Governments will not always be able to disguise which content they restrict across the Web thanks to a new error code which will warn users of content restricted through censorship.
On Friday, the group responsible for Internet standards, the Internet Engineering Steering Group (IESG), approved a new HTTP code to differentiate between Web pages which cannot be shown for technical reasons and others which are unavailable for non-technical reasons, such as governmental censorship.
Status codes, available within the 100s to 500s, are most commonly encountered when something goes wrong -- such as a server downtime, for example, which prevents a user from accessing a Web page. The common 404 error tells users a page has not been found, but now 451 is coming into its own as a way to track other restrictions.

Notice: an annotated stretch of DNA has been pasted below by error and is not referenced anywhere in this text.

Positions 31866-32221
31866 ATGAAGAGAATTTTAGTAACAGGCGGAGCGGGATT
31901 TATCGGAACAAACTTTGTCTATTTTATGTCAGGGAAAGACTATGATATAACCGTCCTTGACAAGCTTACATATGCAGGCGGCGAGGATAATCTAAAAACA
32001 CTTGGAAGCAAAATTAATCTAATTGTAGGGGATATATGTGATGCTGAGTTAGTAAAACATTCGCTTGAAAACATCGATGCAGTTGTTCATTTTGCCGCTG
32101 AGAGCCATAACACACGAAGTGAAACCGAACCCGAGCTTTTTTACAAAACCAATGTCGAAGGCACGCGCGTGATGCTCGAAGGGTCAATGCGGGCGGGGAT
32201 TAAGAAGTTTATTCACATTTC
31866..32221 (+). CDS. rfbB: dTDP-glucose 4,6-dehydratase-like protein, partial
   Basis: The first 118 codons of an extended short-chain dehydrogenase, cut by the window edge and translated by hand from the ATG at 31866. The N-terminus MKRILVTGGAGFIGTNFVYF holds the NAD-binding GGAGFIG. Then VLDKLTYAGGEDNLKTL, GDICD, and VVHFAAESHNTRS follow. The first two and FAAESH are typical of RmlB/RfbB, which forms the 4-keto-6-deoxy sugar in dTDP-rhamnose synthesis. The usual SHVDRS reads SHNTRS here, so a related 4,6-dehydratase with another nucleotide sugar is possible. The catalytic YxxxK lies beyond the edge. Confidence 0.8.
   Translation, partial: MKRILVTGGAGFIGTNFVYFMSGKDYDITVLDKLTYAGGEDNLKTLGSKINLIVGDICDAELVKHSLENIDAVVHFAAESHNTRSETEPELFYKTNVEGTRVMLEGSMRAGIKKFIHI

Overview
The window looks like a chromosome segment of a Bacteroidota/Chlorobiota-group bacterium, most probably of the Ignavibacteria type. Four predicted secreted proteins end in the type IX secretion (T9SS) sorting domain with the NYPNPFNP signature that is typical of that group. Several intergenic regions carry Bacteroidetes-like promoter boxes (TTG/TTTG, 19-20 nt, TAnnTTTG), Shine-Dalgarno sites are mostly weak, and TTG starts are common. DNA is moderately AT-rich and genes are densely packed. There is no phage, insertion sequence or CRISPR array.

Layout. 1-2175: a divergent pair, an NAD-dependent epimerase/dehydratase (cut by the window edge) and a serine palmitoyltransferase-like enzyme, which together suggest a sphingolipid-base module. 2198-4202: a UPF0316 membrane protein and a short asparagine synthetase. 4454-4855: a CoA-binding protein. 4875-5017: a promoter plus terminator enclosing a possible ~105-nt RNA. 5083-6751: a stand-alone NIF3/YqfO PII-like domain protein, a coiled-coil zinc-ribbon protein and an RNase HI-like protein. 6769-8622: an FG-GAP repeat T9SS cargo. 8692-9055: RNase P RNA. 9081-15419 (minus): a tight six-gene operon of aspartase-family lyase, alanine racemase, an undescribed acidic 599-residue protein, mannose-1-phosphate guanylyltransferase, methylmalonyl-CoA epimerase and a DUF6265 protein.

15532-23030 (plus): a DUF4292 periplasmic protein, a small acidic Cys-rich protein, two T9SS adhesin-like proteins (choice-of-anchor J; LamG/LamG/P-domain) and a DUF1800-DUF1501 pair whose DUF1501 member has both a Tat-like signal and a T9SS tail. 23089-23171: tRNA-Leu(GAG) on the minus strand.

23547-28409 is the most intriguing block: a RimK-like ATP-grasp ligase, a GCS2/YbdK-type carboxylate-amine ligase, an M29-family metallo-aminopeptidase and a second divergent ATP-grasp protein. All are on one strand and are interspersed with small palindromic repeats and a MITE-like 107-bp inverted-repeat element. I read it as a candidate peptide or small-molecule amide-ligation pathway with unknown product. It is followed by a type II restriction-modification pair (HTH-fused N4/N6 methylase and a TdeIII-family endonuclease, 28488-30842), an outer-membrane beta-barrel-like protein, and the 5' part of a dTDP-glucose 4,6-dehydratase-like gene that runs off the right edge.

Online censorship is on the rise. Governments in the European bloc force ISPs to restrict access to websites linking to pirated content, China has its ever-famous "Great Firewall" which heavily restricts the Web, and countries including Russia and South Korea are also cracking down on access.
It isn't always easy to work out whether a Web page is down because of technical reasons or governmental meddling. However, a new Internet protocol could change that.
Mark Nottingham, chair the IETF HTTP Working Group -- developers of the Internet's core HTTP protocol -- explained in a blog post while the 403 error status code says "Forbidden," it does not specify if there are legal reasons for restricting content.
However, status code 451 -- a hat tip to Fahrenheit 451 -- can now be used to distinguish pages unavailable due to censorship.
keyboard shortcuts: V vote up article J next comment K previous comment